Repeats founder retires from Charlottetown, PEI, thrift store after 25 years
CHARLOTTETOWN, PEI — The founder of a local thrift store quits due to illness.
Nadine Ramsay, founder of Quality Used Family Clothing, is known to many in the community for her nurturing spirit.
“I couldn’t tell you how many kids she has who call her Grammie Dean, who are unrelated to us,” said Mary Matthews, Ramsay’s daughter and co-owner of Repeats, when speaking to SaltWire. Network in the break room. from the store on Capital Drive on August 2.
“She is Grammie Dean to many. She’s a wonderful, wonderful woman, inside and out,” Matthews said.
The decision to pass on the responsibility of manager and costume designer at Repeats wasn’t easy, her daughter said.
“She’s definitely a fighter and wasn’t ready to retire, at 78 she would have carried on as long as she could. She…continues to have medical issues so she really has no d ‘no choice (but to retire),'” Matthews said.
25 years in business
Ramsay hasn’t been to the store for a while, but customers keep asking about her.
When Matthews broke the news of Ramsay’s retirement on social media, comments and memories poured in.
“Mom treats everyone like family. That’s what’s always been special about Mom,” Matthews said.
Ramsay opened the store in 1996, selling used clothing imported from an American supplier.
As the business grew, it also found a niche selling new costume items year-round.
The store also accepts donations, which they organize, wash, repair and sell with pink tags, with proceeds going to breast cancer research.
“Could you ask for much more in the selection?” says a customer, pointing to rows and rows of clothes, costumes, shoes and jewelry. She was hesitant to share her name for fear that her husband would see her save.
She said shopping at Repeats is a way to cut costs, which allows her to help her grandchildren.
Another shopper was looking for a cowboy hat and was happy to see a great selection on the shelves in the costume section.
Meanwhile, in the shoe section, two friends were, “just shopping, hanging out.”
Mother and daughter each have their own specialties. Together they ran the store and were the only full-time employees until Ramsay’s illness.
“I can do payroll and admin stuff, but mom really did all the little things, like fix something, sew on buttons,” Matthews said. “It would be nothing for a customer to come in on Halloween and want a fringe vest and she’ll take it and sit here – and they’ll be waiting – while she cuts all those fringes.”
Matthews was sitting at the table in the break room, her fingers mimicking scissors.
“She would take care of her customers. She really did.
But business hasn’t always been easy. A fire closed the store for 14 months in 2014 and 2015.
Matthews said she then urged her mother to retire, but soon realized why Ramsay kept her store.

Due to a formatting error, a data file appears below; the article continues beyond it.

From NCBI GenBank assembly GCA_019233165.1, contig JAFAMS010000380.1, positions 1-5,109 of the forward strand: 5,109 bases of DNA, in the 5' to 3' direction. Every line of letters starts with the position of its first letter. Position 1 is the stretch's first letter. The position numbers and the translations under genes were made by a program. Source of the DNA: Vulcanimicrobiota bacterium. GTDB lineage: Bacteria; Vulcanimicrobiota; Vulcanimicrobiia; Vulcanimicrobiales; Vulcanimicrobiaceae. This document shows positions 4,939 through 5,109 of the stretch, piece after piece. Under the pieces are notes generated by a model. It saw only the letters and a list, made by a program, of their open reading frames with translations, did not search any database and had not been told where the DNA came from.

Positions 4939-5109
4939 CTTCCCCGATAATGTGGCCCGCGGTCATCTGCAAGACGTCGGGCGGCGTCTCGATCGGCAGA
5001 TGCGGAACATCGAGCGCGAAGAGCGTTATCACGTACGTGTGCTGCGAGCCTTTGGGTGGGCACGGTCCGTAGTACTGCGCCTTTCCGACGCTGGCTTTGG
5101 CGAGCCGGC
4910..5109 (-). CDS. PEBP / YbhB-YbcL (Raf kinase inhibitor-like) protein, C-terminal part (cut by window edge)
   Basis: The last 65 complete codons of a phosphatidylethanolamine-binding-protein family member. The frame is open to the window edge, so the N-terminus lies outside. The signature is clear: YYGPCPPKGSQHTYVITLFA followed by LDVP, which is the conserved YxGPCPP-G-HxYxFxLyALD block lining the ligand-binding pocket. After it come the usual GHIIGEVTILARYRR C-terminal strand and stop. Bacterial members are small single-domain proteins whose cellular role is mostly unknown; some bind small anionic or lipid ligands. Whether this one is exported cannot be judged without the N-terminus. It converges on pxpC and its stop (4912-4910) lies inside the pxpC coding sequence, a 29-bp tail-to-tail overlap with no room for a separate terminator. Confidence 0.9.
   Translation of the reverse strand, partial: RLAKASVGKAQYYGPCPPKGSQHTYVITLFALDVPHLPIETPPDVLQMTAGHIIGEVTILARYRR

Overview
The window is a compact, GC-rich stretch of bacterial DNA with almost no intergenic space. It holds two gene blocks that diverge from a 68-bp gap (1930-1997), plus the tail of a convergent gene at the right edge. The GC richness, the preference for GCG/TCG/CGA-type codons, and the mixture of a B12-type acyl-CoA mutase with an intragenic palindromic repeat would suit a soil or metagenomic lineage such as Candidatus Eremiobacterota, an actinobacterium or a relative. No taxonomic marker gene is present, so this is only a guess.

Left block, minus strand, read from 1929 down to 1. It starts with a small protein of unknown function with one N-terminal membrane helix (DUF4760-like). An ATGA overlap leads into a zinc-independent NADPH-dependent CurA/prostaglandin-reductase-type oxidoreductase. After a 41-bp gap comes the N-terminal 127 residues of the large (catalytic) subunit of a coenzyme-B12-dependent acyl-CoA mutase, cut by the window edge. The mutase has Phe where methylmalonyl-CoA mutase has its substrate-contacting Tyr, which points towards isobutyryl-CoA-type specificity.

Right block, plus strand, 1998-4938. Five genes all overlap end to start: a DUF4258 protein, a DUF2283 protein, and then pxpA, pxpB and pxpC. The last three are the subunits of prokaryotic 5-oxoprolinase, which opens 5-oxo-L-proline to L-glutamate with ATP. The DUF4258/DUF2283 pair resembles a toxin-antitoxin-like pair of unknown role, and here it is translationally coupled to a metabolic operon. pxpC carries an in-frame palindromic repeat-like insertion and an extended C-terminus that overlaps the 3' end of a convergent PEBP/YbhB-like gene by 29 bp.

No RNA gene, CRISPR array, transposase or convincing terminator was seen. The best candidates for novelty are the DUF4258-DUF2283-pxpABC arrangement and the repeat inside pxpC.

“When we had the grand opening, that’s when I really understood how important it was for her here. People were coming in – it was like a family reunion and mom was walking on air. I don’t even know if her feet touched the ground, she was so happy and so proud. It was all worth it.
It was then that Matthews became part owner. She had worked alongside Ramsay since she retired from nursing, so it was a natural step to partner up.
“I always put in the same number of hours,” she said. “I’ve always tried to lessen mom’s burden.”
The company has also successfully emerged from the COVID-19 pandemic.
“We managed to stay open and keep our customers safe and did everything we could due to COVID.”
Why are some beacons pink?
Repeats Quality Used Family Clothing accepts clothing donations from the community and donates 10% of the proceeds to breast cancer research.
Everything they take is sorted and anything stained is thrown away. The rest is stored and labeled with a pink price tag, to distinguish it from the rest of the inventory.
“It takes time, but we’ve always felt really good doing what we’re doing,” said co-owner Mary Matthews.
Years to come
Ramsay started feeling a little unwell in May, and from there a rapid decline landed her in hospital until recently.
Ramsay is home now and thinks back to the store, her daughter said.
“I miss her here everyday, trust me,” Matthews said.
She’d love to see her mom back in the store for a few hours at a time – as long as she felt up to it, of course – maybe collecting a few of her signature Halloween costume kits, or creating some of the black halos that no vendor seems to stock, but it’s unclear if that will happen.
For now, Matthews will try to complete.
“It will be hard to fill these shoes, to know if I could ever measure up to her, but I will try,” she said.
“I hope to do what mum did. It’s her baby. I hope it continues for as long as I can – make mum proud.